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David A. Collings PE


Sound Quality and PsychoAcoustics:

The human perception of sound can involve many factors that reach far beyond the physical science of acoustics. The interpretation that we place upon the complex audio inputs to our brains can trigger emotions that range from euphoria to rage. We can be soothed by a babbling brook, inspired by a symphony concert or driven frantic by a dripping faucet.

Some of the qualitative aspects of sound are well understood. The harmonizing of tones whose frequencies combine with numerical compatibility is basic to every type of music, although the human taste in the rhythmic elements of music can reflect wide cultural and social differences. Sounds can trigger widely different responses depending upon their context and we have learned to interpret and classify sounds in many subtle ways. As with art, the human brain can make associative sub-conscious leaps that can color our responses to sound patterns in unexpected and sometimes irrational ways.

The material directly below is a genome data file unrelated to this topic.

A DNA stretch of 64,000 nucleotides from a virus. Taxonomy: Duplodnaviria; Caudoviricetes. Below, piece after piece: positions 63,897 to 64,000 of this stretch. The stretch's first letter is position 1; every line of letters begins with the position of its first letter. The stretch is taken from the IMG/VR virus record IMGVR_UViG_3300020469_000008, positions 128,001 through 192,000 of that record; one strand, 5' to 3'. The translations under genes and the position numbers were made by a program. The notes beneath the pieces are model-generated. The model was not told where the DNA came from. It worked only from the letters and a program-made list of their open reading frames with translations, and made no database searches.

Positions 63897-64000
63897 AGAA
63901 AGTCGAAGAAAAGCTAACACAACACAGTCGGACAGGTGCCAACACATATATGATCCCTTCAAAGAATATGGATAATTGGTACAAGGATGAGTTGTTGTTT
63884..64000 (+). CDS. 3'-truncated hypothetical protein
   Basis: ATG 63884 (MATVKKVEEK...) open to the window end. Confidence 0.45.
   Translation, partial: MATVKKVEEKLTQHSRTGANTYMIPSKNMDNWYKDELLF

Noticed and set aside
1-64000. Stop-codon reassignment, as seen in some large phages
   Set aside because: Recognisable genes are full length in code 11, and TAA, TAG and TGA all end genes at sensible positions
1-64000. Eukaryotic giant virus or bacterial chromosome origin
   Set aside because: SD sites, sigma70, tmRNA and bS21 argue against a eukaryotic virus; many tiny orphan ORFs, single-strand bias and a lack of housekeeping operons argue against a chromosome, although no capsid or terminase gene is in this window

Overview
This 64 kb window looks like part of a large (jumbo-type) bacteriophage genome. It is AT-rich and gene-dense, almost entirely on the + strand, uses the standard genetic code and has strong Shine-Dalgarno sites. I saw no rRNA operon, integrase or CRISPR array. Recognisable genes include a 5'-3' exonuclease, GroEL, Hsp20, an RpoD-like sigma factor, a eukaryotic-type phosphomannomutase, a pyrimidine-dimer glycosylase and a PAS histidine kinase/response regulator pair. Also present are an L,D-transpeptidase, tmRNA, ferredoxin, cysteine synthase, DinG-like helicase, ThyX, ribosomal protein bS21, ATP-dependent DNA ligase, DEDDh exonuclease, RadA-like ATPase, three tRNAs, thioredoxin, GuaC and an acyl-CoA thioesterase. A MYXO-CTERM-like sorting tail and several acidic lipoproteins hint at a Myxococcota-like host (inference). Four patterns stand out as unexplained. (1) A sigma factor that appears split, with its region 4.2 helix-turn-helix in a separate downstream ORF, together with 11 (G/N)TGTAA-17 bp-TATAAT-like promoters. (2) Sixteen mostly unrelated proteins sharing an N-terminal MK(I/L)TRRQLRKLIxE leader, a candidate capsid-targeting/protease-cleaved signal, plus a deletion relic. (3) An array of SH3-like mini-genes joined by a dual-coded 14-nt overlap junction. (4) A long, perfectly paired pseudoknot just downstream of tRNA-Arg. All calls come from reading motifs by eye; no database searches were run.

Our acoustic environment generally has both foreground and background components. Foreground noises are those that demand some kind of attention. Speech, warning signals, music, etc. all trigger a response at some level in our conscious brain. These sounds are superimposed on an inevitable background of random noise that, to a large extent, is filtered from the sounds that we hear. When we classify background sounds as noise pollution, this is often an indication of the quality of the sounds rather than their measurable levels. Varying, intermittent or impulsive sounds can be more intrusive than a steady continuous noise that we can easily ignore. This factor makes the writing and enforcement of noise ordinances much more difficult. Noise control projects are more likely to be initiated in response to complaints than by the need to comply with state or national standards.

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Auditory Perception 


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